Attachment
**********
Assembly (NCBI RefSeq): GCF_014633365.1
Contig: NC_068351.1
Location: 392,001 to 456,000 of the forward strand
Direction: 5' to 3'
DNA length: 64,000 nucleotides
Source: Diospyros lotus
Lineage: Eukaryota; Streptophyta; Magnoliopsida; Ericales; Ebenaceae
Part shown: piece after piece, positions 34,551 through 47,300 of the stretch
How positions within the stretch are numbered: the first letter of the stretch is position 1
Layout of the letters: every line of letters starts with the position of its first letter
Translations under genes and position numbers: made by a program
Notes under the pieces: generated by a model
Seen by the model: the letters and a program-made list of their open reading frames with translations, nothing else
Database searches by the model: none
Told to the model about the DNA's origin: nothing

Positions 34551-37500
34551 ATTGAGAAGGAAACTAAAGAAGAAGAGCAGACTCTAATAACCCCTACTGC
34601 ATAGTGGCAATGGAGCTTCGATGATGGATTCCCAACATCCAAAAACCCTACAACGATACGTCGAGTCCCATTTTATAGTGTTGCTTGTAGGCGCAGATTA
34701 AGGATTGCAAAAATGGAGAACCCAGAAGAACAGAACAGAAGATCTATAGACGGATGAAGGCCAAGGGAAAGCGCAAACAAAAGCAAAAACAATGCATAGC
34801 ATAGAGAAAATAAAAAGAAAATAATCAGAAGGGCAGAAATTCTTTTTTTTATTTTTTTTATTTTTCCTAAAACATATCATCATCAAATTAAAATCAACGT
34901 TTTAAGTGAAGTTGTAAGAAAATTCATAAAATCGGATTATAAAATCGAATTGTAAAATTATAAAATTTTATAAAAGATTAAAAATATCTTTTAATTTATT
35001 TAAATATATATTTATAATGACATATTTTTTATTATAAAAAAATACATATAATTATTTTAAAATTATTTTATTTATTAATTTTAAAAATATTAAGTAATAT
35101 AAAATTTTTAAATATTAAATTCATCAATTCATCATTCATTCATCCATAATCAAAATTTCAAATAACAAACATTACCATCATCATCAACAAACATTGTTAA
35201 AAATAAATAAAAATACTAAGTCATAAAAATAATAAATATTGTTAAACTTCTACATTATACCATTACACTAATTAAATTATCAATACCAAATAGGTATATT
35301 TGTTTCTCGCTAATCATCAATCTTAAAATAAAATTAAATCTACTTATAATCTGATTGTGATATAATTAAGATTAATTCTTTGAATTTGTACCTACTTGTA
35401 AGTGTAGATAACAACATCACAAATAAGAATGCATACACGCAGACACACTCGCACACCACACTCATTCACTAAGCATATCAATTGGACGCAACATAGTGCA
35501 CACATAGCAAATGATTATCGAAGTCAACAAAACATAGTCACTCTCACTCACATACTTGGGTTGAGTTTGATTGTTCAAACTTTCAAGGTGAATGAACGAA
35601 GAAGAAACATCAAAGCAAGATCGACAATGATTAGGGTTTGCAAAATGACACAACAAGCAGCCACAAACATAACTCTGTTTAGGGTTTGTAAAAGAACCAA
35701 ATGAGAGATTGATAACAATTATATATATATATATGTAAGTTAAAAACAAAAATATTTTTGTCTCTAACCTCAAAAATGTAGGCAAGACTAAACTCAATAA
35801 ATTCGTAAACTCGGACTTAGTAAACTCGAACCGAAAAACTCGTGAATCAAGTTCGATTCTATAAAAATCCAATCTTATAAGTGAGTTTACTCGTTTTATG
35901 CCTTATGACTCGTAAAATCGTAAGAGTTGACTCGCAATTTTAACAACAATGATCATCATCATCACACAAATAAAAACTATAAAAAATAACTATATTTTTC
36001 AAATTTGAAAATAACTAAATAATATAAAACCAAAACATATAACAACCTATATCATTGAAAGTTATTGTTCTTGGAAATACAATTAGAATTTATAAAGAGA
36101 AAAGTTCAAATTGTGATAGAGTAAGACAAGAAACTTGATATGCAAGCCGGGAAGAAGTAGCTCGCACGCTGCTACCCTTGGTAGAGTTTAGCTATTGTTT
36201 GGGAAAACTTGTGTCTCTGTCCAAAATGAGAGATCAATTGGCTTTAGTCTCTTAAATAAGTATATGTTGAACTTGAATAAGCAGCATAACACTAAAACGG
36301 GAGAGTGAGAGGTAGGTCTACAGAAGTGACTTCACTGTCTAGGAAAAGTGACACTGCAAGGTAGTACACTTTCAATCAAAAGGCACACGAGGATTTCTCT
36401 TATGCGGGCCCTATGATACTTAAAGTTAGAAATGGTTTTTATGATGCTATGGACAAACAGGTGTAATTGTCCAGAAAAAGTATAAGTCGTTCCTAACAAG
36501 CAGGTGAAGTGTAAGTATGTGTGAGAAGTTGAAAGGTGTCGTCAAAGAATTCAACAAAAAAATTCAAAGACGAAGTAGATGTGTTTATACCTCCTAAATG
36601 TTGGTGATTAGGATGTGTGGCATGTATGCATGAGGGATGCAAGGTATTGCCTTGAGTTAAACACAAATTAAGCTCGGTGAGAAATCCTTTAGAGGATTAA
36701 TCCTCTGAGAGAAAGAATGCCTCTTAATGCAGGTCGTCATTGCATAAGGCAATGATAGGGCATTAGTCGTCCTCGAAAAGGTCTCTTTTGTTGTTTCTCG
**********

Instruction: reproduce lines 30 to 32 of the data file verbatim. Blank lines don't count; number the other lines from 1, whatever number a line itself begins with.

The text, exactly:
35801 ATTCGTAAACTCGGACTTAGTAAACTCGAACCGAAAAACTCGTGAATCAAGTTCGATTCTATAAAAATCCAATCTTATAAGTGAGTTTACTCGTTTTATG
35901 CCTTATGACTCGTAAAATCGTAAGAGTTGACTCGCAATTTTAACAACAATGATCATCATCATCACACAAATAAAAACTATAAAAAATAACTATATTTTTC
36001 AAATTTGAAAATAACTAAATAATATAAAACCAAAACATATAACAACCTATATCATTGAAAGTTATTGTTCTTGGAAATACAATTAGAATTTATAAAGAGA